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Hawaii hiker Amanda Eller apologizes, clarifies comments on her being lost as a spiritual journey

"I want to apologize for putting anyone in harm's way," she said of the many people who joined the search for her.

Amanda Eller, the hiker who was rescued after being lost for 17 days in a Hawaiian forest, posted a Facebook video apologizing and clarifying comments she made about her incident being a spiritual journey.

In a seven-minute long video posted Friday night, Eller, whose legs were wrapped in bandages from injuries suffered in the woods, said she wanted to "stay out of the limelight" after the rescue, but felt she needed to clarify some "misunderstandings."

"I should have spent more time in the beginning explaining the logistics of getting lost versus the messages that I tried to pull from the overall experience," she said.

In an interview this week with media, Eller said her journey "was extremely spiritual for me, and I never felt alone, and I never felt fearful."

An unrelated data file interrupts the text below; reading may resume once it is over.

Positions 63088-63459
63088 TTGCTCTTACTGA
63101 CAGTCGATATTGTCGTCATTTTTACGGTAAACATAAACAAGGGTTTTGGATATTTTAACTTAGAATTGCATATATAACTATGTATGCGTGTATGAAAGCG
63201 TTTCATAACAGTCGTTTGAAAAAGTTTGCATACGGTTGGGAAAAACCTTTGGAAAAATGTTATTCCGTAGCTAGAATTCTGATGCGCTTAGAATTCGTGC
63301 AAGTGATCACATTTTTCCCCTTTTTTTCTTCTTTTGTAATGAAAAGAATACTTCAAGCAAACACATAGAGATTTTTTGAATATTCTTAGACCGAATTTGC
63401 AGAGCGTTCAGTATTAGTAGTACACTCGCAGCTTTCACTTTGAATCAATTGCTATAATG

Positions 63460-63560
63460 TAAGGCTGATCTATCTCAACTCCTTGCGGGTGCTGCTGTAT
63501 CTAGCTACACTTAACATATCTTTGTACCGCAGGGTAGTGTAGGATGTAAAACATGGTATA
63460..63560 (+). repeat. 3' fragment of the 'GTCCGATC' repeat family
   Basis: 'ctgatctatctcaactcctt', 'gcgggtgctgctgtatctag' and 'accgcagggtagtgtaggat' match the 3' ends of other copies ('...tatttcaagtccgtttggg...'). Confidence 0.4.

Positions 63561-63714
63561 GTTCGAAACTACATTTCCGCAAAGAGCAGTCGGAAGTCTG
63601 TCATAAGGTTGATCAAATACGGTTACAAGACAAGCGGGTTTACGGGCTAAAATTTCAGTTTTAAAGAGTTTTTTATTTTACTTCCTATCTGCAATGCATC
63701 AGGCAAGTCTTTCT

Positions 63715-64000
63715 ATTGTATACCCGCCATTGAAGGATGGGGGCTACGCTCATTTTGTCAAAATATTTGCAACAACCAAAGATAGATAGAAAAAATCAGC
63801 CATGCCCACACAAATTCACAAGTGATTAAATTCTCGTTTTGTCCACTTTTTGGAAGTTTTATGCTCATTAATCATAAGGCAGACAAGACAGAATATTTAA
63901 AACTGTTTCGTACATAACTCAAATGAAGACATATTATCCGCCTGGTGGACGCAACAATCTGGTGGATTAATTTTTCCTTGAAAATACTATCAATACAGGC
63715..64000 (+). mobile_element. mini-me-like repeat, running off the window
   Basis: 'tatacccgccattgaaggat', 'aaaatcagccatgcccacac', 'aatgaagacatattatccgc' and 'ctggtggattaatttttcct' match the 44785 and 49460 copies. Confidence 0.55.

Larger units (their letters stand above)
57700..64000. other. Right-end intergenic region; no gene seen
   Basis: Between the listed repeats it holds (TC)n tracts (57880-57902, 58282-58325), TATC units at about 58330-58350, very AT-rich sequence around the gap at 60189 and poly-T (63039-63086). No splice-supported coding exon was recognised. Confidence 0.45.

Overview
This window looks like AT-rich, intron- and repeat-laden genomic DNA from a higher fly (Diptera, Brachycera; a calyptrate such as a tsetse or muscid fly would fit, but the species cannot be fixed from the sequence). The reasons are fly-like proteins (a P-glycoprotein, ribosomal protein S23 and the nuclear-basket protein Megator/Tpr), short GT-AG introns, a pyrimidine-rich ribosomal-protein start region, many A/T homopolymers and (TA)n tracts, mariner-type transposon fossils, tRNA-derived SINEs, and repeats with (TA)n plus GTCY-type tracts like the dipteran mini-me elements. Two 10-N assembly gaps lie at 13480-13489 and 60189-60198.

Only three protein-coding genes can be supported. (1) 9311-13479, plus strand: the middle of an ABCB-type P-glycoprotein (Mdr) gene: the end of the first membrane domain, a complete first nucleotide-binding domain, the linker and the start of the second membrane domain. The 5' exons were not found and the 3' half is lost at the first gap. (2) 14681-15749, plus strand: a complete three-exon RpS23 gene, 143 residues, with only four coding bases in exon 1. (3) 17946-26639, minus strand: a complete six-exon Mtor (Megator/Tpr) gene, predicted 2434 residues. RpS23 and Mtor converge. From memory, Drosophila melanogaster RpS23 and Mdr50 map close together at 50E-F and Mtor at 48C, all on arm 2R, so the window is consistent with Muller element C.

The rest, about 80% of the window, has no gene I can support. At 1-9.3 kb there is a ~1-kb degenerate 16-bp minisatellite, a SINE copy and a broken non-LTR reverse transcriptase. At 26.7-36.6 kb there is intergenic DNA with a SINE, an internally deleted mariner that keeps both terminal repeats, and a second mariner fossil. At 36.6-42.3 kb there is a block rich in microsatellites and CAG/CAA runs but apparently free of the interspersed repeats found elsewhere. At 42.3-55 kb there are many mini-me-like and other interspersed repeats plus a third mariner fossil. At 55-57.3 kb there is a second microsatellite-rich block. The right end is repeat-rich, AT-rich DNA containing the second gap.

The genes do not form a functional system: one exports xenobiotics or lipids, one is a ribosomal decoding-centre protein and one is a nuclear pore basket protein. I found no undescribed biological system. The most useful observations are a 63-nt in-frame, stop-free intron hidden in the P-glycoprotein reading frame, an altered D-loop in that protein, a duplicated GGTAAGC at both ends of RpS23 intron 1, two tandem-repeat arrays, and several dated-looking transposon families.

Eller said in her Facebook video that she believes her comments "bypassed" what really happened during the more than two weeks she said she had to eat berries and moths and drink river water in the Makawao Forest in North Maui.

The 35-year-old yoga instructor and physical therapist said she went on what she thought would be a three-mile hike on May 8 in the forest, but got disoriented after stopping to rest.

Eller, who left her cellphone and a water bottle in her car, said she spent hours trying to find her way back to her vehicle but didn't realize she was going in the wrong direction.

She was reported missing on May 9 by her boyfriend, Benjamin Konkol. She was rescued by a helicopter crew on May 24.

In her Facebook video, Eller said she acted "irresponsibly" by leaving her cellphone and water in her car and apologized for putting rescuers' lives at risk.

"It was never my intention through any of this to put anybody in harm's way, to create a rescue effort out of my being lost in the woods," she said.

"I want to apologize for putting anyone in harm's way," she said.

Eller said she did find the "silver lining" in her situation and hopes her experience makes hikers "very aware of the preparation that they need when they choose to explore Maui."